Back in April, I posted about the 3-way battle between motorists, guided bike tours, and the owners of bike rental shops in Hawaii. Now their bike-related tourism takes another nasty hit.
The National Park Service has suspended commercial bicycle tours within Haleakala National Park after the third fatal bike accident there in a year. They get an average of about 90,000 tourists that pay between $100 and $150 for a ride to 10,000 foot summit, so they can coast down 38 miles of lazy, twisting two lane blacktop.
I can see the appeal here, but obviously, there are some safety issues to work out. Just going from around sea level to 10,000 feet and back is probably not ideal for a physically fit rider, let alone an infrequent cyclist on vacation. The math required to figure the grade on that elevation change over 38 miles escapes me, but it seems like the potential to go faster than skills allow is certainly present. The above linked article states that even an experienced guide lost control and crashed. Not a good sign for novices.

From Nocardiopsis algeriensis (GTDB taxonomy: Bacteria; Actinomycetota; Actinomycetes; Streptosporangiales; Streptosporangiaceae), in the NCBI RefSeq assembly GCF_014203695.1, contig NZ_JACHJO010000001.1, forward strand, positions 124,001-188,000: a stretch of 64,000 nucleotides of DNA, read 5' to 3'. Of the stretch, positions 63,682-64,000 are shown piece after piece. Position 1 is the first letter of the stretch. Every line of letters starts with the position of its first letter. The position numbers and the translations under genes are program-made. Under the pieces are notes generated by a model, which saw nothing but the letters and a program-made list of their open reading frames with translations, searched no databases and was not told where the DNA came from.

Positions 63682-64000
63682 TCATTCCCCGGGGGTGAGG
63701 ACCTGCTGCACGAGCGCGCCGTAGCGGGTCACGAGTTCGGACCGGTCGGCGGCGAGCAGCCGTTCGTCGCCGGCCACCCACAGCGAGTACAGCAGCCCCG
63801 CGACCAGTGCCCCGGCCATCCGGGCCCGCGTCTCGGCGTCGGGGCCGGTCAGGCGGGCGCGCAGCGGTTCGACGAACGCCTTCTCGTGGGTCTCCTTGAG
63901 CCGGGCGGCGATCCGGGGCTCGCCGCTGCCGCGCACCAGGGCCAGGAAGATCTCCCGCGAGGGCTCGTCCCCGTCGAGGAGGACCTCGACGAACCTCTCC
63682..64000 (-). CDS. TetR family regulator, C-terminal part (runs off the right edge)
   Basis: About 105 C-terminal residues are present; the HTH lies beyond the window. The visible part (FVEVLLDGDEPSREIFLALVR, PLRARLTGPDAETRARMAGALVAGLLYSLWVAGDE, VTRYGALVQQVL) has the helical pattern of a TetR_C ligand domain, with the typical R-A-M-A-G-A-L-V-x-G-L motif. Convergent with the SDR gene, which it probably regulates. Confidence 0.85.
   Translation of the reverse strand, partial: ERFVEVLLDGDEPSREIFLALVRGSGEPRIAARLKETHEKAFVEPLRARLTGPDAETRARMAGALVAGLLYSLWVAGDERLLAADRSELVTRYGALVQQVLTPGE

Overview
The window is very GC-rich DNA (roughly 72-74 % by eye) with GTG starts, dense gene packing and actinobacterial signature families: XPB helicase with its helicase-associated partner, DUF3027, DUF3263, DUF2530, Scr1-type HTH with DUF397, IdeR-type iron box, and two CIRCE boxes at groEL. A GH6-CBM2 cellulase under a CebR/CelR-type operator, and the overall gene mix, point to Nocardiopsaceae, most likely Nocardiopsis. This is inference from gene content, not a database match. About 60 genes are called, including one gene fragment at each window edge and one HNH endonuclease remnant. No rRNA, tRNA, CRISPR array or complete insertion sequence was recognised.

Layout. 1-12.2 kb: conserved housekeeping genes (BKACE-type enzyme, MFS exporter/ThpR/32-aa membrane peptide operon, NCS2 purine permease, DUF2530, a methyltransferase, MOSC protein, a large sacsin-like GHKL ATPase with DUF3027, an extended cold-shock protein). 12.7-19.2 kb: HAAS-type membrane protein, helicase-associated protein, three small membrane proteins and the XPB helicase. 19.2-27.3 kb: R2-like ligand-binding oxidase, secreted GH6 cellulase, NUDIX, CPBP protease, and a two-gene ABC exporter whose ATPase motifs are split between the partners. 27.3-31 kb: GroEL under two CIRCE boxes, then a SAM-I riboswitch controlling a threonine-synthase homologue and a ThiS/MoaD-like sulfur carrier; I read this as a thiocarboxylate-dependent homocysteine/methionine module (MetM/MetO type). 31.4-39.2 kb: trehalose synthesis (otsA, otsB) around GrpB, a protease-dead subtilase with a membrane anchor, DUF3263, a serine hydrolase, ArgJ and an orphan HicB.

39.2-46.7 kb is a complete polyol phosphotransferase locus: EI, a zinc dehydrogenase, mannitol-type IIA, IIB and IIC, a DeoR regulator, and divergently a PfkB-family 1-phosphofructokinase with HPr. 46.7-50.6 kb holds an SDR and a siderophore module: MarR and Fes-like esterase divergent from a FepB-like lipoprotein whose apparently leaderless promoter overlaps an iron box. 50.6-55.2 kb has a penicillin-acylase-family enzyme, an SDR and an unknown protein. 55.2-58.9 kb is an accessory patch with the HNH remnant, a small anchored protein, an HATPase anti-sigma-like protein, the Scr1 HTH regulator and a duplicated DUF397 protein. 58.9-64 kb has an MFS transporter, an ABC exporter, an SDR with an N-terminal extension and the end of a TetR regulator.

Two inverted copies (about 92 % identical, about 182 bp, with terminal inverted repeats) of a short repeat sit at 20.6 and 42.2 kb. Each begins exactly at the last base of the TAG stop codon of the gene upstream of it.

Bicycle tourism in Hawaii is sounding more and more like a hard business to be in. And customers getting killed is certainly not helping.